In many ways, Philadelphia would seem to be the ideal place for students who want to go to college.
The city does not lack for programs and organizations dedicated toward helping young people reach this goal. Its mayor, Michael Nutter, has put renewed focus on the issue, setting goals to halve the high school dropout rate and double the percentage of adults who attain four-year college degrees. The region has one of the highest concentrations of colleges and universities in the nation.
And yet, statistically, the chances of Philadelphia public school students graduating from college are slim. A recent study showed that of those who entered 9th grade in 1999, only 10 percent had attained a degree 10 years later. Just 39 percent of public school graduates enroll in college the following fall; for those educated in neighborhood high schools, the figure is 29 percent.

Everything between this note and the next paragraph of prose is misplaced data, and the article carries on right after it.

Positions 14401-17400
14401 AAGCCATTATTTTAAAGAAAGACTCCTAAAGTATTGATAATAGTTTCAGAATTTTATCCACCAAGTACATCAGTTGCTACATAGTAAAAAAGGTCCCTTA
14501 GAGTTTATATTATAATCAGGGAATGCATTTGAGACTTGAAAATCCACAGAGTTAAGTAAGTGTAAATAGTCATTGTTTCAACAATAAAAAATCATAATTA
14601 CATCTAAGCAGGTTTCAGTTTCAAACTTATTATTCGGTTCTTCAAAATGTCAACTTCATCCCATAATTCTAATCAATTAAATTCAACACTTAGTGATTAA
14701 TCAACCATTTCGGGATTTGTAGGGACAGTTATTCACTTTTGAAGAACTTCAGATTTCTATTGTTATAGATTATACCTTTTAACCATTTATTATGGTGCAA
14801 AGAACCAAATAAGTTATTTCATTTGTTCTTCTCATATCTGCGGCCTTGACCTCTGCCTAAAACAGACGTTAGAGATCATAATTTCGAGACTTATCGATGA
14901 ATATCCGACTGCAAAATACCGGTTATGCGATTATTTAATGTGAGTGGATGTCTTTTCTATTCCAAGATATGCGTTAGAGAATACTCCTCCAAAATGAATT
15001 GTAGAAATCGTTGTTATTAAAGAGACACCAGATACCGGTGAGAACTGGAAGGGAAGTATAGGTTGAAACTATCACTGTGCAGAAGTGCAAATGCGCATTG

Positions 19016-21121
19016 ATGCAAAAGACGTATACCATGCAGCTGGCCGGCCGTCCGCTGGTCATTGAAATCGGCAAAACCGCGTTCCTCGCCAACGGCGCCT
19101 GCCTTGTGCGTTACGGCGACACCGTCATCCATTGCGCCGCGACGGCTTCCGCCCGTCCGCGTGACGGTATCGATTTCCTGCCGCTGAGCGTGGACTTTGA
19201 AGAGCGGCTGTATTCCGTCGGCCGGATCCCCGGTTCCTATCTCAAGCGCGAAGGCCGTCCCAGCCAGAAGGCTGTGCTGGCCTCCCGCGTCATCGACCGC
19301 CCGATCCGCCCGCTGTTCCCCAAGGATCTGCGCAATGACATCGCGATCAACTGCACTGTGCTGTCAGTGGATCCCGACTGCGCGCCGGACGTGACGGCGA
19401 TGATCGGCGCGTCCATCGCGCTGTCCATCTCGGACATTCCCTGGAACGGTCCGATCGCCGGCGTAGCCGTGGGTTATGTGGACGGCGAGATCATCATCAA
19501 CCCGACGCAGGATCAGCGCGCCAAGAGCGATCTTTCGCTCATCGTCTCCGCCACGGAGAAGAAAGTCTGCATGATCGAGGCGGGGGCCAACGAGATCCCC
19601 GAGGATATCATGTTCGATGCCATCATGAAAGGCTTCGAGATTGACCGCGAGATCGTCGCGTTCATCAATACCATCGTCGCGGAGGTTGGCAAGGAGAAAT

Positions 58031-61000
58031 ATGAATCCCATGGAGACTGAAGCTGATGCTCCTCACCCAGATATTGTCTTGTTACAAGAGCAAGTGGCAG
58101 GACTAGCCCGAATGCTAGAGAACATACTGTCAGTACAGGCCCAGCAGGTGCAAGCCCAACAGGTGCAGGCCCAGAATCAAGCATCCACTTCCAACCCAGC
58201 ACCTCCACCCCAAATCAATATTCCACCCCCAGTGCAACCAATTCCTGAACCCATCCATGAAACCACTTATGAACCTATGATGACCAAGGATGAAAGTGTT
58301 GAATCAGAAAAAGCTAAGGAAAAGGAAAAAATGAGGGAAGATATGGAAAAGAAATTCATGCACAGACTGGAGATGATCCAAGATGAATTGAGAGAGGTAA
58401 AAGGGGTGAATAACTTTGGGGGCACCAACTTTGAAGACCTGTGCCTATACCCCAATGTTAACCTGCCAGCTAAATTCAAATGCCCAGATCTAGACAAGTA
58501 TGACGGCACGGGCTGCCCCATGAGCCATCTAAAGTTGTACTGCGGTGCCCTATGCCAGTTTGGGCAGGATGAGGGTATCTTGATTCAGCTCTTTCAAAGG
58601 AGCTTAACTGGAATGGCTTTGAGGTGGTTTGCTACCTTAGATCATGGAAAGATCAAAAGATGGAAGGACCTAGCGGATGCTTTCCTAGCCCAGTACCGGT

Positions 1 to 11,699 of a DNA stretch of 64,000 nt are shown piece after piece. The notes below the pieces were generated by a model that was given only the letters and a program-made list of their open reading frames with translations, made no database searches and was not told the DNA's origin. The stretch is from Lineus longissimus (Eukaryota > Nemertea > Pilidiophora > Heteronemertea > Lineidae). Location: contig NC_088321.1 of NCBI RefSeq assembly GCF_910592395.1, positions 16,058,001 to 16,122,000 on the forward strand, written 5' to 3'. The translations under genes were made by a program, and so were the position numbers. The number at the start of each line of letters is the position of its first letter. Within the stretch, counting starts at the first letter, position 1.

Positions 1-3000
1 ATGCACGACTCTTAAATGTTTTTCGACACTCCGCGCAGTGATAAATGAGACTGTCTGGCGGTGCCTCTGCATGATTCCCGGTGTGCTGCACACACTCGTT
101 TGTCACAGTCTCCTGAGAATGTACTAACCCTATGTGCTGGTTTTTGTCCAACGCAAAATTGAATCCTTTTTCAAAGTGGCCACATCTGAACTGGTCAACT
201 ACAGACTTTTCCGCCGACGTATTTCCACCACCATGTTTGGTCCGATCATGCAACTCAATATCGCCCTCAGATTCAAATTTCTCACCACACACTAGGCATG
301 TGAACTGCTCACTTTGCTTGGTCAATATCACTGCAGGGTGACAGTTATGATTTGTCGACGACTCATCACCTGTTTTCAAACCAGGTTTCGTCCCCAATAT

At Community College of Philadelphia, the main destination for the city's public school graduates, most start with remedial courses. For students there and at four-year colleges, graduation rates are disappointing – in some cases shockingly low.
Why are the numbers so bleak? The Notebook found myriad causes and a few reasons to hope.
Despite rising test scores and a slight increase in high school graduation rates, most students leave Philadelphia public schools academically unprepared for higher education, even if they earn a diploma. In spite of promises and effort, creating a system that delivers rigorous, relevant instruction to all its students has eluded a succession of superintendents. On the positive side, more schools focus on college as a goal and on building supportive relationships to help students overcome the hurdles.
Nationally, there are some interesting new models. George Weiss, who drew Philadelphia's attention when he offered free college to 112 Belmont Elementary 6th graders in 1987, has expanded his Say Yes to Education program and now works with the entire city of Syracuse, N.Y.
Of Weiss's Belmont 112, 18 ultimately got four-year college degrees. Some people thought Weiss had wasted his money. But based on what we now know about citywide college completion rates, it turns out to have been an impressive achievement.